Timber In The Frame
House building in Britain has, to varying degrees, employed timber as a building partner since the beginning of recorded time.
Ceremonial burial sites, and major defensive fortifications aside, homes have been built in stone incorporating timber, and in timber with incorporating stone, brick, and mortar since Roman times.
Many fine examples of timbered and semi-timbered houses still stand today, witness to the material’s durability. The material that looks out at us from medieval and Tudor buildings is oak.
Until the seventeen hundreds, Britain had abundant forests of oak, a material durable and hard, which is why it is still visible in certain types of property today, some over five hundred years old.
These types of building became known as half-timbered, because the construction beams were made by cutting the logs either in half, or square section.
In areas such as Scandinavia, and the Baltic, abundant soft-wood pine forests supplied logs which did not lend to squaring off, and buildings more often than not constructed using whole logs.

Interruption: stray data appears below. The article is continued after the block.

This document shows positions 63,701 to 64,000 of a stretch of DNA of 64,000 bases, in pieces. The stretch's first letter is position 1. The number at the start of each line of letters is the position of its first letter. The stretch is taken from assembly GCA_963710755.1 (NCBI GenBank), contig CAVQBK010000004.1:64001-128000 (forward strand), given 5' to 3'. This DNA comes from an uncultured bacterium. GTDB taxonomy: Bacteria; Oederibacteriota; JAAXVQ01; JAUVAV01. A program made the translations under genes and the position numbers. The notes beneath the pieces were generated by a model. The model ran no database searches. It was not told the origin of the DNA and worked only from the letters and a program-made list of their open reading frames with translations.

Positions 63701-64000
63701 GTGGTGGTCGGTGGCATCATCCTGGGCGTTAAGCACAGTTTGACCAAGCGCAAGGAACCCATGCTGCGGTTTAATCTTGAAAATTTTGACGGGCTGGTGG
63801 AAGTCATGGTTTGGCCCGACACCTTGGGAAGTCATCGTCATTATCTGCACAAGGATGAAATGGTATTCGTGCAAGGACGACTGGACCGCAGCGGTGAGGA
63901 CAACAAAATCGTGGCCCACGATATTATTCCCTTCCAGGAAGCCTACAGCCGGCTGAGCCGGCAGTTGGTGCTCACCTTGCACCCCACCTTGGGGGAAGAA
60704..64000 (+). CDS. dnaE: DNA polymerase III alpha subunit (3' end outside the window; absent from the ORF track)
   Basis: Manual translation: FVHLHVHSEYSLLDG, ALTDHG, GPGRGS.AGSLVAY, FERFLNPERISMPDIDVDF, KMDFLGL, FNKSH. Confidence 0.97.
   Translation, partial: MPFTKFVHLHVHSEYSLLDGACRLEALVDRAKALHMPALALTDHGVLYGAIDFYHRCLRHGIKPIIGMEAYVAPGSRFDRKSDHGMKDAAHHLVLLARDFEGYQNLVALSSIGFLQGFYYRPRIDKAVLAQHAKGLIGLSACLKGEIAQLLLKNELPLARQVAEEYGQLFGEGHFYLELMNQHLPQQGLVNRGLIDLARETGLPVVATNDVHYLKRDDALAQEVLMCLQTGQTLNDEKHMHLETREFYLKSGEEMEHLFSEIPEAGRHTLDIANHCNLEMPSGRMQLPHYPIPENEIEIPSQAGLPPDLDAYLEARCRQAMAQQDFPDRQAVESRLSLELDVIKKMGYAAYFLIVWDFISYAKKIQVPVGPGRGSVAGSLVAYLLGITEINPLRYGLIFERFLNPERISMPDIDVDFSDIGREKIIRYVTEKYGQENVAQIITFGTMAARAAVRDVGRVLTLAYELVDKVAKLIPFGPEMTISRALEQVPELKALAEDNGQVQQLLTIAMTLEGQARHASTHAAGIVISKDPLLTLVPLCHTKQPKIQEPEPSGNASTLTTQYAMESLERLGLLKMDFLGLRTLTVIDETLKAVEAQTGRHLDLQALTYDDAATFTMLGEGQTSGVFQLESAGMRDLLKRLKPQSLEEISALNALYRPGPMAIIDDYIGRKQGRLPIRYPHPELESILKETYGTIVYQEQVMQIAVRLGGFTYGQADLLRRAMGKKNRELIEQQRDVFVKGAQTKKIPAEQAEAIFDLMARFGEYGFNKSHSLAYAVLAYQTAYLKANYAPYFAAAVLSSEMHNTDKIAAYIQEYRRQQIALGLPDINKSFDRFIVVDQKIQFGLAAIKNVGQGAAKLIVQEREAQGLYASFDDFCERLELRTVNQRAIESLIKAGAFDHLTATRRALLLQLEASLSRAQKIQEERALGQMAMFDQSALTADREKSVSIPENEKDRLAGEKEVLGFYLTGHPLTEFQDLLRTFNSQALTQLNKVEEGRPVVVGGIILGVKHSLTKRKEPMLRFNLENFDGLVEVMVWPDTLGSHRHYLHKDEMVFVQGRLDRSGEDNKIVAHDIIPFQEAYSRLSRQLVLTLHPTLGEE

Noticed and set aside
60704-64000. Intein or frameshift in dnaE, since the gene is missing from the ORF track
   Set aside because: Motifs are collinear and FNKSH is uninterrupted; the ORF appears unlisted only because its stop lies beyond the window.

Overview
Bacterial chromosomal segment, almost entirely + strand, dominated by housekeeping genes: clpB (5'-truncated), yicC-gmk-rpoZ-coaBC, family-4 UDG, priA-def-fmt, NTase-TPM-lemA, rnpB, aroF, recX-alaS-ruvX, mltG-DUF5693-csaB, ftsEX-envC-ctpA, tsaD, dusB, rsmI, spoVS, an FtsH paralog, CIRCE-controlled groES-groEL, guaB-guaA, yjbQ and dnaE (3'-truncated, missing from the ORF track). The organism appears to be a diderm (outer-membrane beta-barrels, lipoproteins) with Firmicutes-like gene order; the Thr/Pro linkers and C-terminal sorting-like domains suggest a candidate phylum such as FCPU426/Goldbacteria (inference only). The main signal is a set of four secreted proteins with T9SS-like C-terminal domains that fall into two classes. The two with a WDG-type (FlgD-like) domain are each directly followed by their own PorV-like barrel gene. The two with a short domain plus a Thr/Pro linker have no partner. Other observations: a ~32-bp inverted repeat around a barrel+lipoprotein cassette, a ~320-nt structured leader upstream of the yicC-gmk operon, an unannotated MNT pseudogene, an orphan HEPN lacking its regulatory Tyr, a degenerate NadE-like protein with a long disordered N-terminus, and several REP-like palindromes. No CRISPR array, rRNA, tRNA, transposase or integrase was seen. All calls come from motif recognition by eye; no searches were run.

The frame work of these half-timbered houses, unlike today’s timber frames, was part exo, and part endo-skeleton, the walls filling in between the timbers. The infill was normally wattle and daub, or laths and plaster.
As the art and skill of both brick making and brick building increased with the influence of the low -countries, a strategic export/import partner, and the use of timber became less prominent, also the native supply was dwindling.
Timber still kept a place in house building, as almost every dwelling, and almost all with pitched roofs (Cando), have been built incorporating timbers.
From the turn of the last century, forestry planting in Britain has been on the increase, and so has the industry of constructing prefabricated timber frames for house building.
Today timber frame construction is becoming more and more commonplace, as its advantages are being recognised, firstly the speed of the build, once the foundations are in place.
The actual physical erection of the basic house, from delivery to site to weather proofed roof and walls can be completed in a matter of days, as opposed to several weeks for the more traditional brick and block build.
The other major appeal to many are the green credentials that come with modern wooden frames, with sustainable commercial forestry farming producing a renewable primary material.
The material is regarded as renewable as the farming of it, fells only as many trees, by ratio, as it plants.
The growing timber absorbs carbon dioxide into the wood, making a material with a virtually negative carbon foot print. Timber still has a lot to say in house building in Britain today.